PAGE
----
Sometimes I find writing sheer torture, yet it is the outcome as much as the process that drives me on. To see the words lined up in the precise order I choose and expressing the thoughts we may all share, yet with words uniquely mine, gives me the energy to accept the painful aspects and dive in. Once immersed I find that mindfulness yet again is the tool to appreciate the process, revel in the drudgery, find pure pleasure in the now.
Yesterday as I was chatting with the mentor of my change, I realised that mindfulness has been the overarching catalyst of my self-discovery. Paying attention to every instant, and then viewing it through a lens of positivity, some would call rose-colored, has added a depth and richness to my daily activities that I never imagined possible. Training myself to step back and see myself from a distance while at the same time being fully present is challenging, the rewards are great. Sometimes I give myself permission to be impressed as I would be if I saw someone else doing some of the things I do. This is very new to me, to see and appreciate who I am and what I do, and that alone is enough to propel me forward.
Each life has its share of vocations, be you a priest who writes, a mother who teaches or a business executive who mentors a child. In those activities of passion and love we find the best of ourselves and drudgery is not a force to sway us, but simply an accepted piece and often treasured of the picture, one that we do not struggle against, but accept willingly.
I have worked on my garden off and on the last few weeks, but it seems that no matter what my priorities for the day might be I find myself doing something with my garden project. And it is a project, to be sure. First off, the things that grow best here are rocks. Creating any suitable growing space requires digging and lots of it. Even when the boulders and large rocks have been removed the dirt needs to be screened to remove the next batch of rock, leaving mostly pebbles. Organic compost of some sort is a must, otherwise it is just pebble filled dirt, not even close to soil. Then there is the fence issue, or rather the lack of fencing issue, which means the deer are compelled to sample everything including the leaves of my tomato plant (yuck) to the “deer resistant” plants that I put in for color. Undaunted, I plug away.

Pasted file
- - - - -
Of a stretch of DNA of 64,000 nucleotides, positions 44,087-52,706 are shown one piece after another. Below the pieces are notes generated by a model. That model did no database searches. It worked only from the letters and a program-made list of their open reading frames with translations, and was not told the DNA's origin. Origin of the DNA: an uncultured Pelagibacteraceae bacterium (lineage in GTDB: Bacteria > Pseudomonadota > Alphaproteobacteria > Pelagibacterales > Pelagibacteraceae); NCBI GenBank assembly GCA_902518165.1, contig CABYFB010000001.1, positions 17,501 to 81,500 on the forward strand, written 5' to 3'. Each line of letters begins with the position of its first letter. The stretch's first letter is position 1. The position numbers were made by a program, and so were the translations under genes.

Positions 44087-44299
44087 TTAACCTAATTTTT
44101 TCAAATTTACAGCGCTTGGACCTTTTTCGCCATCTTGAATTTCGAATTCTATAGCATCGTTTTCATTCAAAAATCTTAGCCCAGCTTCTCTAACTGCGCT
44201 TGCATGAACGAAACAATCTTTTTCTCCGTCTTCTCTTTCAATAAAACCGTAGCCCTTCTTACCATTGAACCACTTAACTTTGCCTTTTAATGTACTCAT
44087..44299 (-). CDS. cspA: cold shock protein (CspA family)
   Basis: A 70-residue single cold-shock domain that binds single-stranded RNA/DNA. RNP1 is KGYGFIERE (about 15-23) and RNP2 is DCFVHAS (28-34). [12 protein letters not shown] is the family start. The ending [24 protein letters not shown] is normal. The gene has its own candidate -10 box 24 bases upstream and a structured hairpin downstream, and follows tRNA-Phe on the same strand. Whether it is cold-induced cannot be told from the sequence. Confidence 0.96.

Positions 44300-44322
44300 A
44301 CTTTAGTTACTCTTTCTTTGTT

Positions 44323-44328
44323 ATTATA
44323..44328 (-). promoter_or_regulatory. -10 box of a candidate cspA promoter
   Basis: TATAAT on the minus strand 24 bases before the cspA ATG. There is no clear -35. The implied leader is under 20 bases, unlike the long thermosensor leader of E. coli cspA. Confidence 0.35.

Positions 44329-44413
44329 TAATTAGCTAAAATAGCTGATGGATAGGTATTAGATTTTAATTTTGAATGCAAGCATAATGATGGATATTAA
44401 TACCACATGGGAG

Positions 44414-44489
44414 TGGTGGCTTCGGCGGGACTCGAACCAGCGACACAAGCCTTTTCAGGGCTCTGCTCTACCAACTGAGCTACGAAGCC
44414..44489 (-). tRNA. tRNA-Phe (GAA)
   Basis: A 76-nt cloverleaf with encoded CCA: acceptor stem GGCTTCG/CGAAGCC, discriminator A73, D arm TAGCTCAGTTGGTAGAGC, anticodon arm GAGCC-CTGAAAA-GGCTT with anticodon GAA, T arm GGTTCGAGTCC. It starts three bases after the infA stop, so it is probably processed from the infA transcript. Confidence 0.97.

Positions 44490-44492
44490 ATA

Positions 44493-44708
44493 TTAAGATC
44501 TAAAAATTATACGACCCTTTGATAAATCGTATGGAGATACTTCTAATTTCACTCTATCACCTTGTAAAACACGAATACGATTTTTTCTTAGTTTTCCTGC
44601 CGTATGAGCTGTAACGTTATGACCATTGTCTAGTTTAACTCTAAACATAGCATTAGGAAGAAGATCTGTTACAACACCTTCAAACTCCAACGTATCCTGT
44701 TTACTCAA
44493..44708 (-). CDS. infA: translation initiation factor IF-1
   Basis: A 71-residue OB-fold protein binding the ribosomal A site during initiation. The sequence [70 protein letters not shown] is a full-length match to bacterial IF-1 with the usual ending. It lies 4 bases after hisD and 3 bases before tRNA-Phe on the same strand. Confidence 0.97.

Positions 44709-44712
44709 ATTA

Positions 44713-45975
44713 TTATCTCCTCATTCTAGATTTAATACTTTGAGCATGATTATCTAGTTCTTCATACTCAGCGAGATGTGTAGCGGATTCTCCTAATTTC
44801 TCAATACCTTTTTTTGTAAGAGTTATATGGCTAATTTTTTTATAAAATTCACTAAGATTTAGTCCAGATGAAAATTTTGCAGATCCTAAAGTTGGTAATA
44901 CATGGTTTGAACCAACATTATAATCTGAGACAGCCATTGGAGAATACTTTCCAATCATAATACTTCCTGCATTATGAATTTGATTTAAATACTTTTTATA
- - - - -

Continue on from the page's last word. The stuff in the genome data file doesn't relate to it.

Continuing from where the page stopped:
I realized this evening as I transplanted my basil seedlings ever so carefully that this is my outlet for the nurturing part of my soul. Each night I carefully cover my rose-bush with a 30 gallon garbage can weighted with rocks; I knew rocks were good for something! All of my veggies that I have here at home are in pots, which are nightly placed in the shed, then brought out at first light each morning. As I did this again this evening, it dawned on me that the need to care for something is a deep and abiding part of who I am.
Yes, I take pleasure in the visual result of the products of my labors, be it a clean house, the yard neatly trimmed or the myriad tasks that take my time and effort. But that I wander back to the garden to pluck a spent bloom, stake a drooping pepper plant, or work just a little more compost into the soil, speaks of something deeper than the esthetics or practicality of gardens. To nurture nature and all that it holds and symbolizes, and to allow nature to nurture me, is to bring myself and this place to harmony and balance.
In the greater picture it seems that it is not a debate of nature vs. nurture; they are not adversaries. It is instead how the nature of a person or place is brought along to be their fullest and most beautiful self as a result of kind and mindful nurturing. To be fully present tending our garden of lovely blooms, be they persons or plants, giving all of our attention and care in that moment, is to be the help-mate of nature in all of its splendid variety.